Having pets is kind of like having kids. They usually get sick on weekends or in the middle of the night when the only option is a trip to the emergency veterinary hospital. Every cat owner knows what it’s like to have a cat that gets sick. Even if they only get sick every now and again, it’s never a pleasant experience. A cat who vomits is a sick cat. It is never a “normal” symptom. However, it is not always a symptom of something serious. Learning to identify the different reasons why cats vomit can be helpful. However, you should always err on the side of caution.
As a pet owner, you need to know that your instincts can be important to the health and safety of your pet. No matter what you read or are told if you think you need to bring your cat to the veterinary clinic in Dartmouth, do it. Don’t wait for more symptoms of signs, just do it. At Anchor Animal Hospital in Dartmouth, we have all of the equipment necessary to diagnose your cat’s ailment. From on-site lab work and a full staff of highly trained and experienced veterinary experts, we can also perform X-rays and an ultrasound exam for pets in-house.
Reason #1 – Hairballs
Even cartoon cats hock up hairballs on TV every now and again. That’s how common this particular ailment can be. While you don’t always need to bring your pets in for an exam at our emergency veterinary hospital, there are times when hairballs can be serious. Hairballs are caused by cats cleaning themselves. Their velcro-like tongues pull out the loose hair. Unfortunately, most cats swallow the hair while they are in the middle of a “bath” and it gets into their system. The hair cannot be digested, so it passes through their bodies and into the litter box.
But there are certain situations where the hair just won’t pass through. In most cases, this means that the hair has become a big clump inside the stomach and the only way to get it out is back the way it came. Tightly packed hair that becomes molded into the shape of the cat’s esophagus is what usually comes up, followed by a bunch of stomach acids and fluids. Hairballs can be reduced with regular brushing and grooming. A high-fiber diet can also be beneficial. Speak with your vet at your next appointment at the animal hospital in Dartmouth for even more anti-hairball tips.
Hair Gastritis is another condition caused by the hair in the system. The hair can cause an inflammation of the stomach lining which can cause the cat to vomit food or fluids. You might not even see any hair present in the vomit, as the cat may need to get sick several times before the hair finally comes out entirely.
Reason #2 – Poor Diet
What are you feeding your cat? What is your cat eating? Sometimes there are two different answers to these questions. Even if you are feeding your cat a high-quality brand of pet food, the chances are good that he is still eating other things. Some cats have a penchant for dog food, people food, and non-food items. Be careful about changing your cat’s regular diet from an old menu to a new brand, as it can cause stomach upset and more vomiting. Pay attention to your cat’s daily habits to see if he is eating any people or other pet food.
Avoid dairy if your cat is vomiting. While most cats love a saucer of milk, an issue with lactose-intolerance can be problematic. Cats lack the enzyme necessary to break down the lactose found in dairy products, which is why vomiting and diarrhea are common side effects of consuming dairy.
Reason #3 – Gobbling Up the Food
Some cats have weird eating habits. One might gobble down his food quickly to prevent another pet from eating it, while another might eat quickly so he can beg for treats. Whatever the reason, it is important to prevent your cat from consuming food too quickly. A horizontal esophagus can cause vomiting issues on its own, but quick consumption can result in an involuntary regurgitation of food just minutes after a meal. Speak with your vet about ways to slow your cat down if he eats too quickly. They have lots of tips to share at the emergency veterinary hospital that can help eliminate this common problem.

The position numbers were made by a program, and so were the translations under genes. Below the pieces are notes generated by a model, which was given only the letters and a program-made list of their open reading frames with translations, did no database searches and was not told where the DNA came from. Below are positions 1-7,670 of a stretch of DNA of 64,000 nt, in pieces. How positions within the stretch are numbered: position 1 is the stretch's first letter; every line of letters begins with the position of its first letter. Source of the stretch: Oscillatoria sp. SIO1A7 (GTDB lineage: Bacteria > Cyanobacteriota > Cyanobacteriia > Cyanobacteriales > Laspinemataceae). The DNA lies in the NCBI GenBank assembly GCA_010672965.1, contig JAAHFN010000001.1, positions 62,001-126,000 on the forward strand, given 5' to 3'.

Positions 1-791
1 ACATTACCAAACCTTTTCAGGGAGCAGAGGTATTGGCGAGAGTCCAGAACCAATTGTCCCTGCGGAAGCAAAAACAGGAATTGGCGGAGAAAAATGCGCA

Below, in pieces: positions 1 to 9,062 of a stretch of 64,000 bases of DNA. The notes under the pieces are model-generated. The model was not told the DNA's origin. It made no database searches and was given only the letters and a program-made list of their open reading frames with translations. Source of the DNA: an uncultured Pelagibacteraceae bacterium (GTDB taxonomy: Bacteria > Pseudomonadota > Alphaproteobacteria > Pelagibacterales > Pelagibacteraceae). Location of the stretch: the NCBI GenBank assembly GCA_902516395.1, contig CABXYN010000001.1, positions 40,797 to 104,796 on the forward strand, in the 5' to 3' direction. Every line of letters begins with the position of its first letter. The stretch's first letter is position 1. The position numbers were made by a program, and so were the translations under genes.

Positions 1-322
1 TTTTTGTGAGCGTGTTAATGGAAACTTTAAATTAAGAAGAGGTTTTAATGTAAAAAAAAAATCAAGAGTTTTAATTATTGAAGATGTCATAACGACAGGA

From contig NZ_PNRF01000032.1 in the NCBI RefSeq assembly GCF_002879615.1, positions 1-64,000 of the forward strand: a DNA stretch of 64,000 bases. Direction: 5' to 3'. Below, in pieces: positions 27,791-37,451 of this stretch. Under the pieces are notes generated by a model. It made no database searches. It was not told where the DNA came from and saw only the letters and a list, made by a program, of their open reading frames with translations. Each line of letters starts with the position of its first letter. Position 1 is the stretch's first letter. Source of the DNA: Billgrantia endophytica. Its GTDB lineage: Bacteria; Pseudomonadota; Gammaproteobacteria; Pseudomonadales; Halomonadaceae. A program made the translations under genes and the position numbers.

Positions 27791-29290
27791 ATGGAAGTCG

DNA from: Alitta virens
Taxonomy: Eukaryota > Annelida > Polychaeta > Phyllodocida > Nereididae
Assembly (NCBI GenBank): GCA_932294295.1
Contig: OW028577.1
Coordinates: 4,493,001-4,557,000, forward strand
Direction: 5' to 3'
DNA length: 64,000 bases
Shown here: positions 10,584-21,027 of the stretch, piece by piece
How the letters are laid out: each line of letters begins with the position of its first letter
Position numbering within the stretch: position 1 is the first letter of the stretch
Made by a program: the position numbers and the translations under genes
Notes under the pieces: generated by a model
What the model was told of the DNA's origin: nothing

Reason #4 – Obstructions
Cats like to play with and chew on just about anything. While most won’t swallow the things that they chew on, there are others who do. In a majority of cases, the non-food items will find their way back out. However, there are instances where they get stuck and can cause an obstruction. If the object is vomited up or makes its way through the GI tract, the cat should be okay in most situations.
It is when the object does not make it’s way back out that the serious problems occur. Intestinal obstructions can be dangerous, causing the cat severe pain. If your cat vomits continuously, acts as though it is in pain, and does not eat or drink anything, bring him to the emergency veterinary hospital right away. You can even call our veterinary staff at the animal hospital in Dartmouth if you are unsure.
Cats Should Not Be Vomiting on a Regular Basis
The bottom line is that while many people recognize that cats are known to vomit up hairballs or mass amounts of food after eating too fast, vomiting still is not normal behavior. If your cat is not behaving as he typically would, call your vet. A simple X-ray or ultrasound exam for pets can put your mind at rest. If other symptoms occur, such as diarrhea, blood in the vomit, weight loss, dehydration, or a change in appetite and water intake, bring your cat into the local veterinary clinic in Dartmouth right away.
If you have any questions about vet care for cats and dogs, please give Anchor Animal Hospital a call at 508-996-3731. Our team can answer any questions that you might have about our veterinary clinic in Dartmouth or help you to schedule an exam. We are an emergency veterinary hospital, but we also provide regular veterinary check-ups, treatments, and services.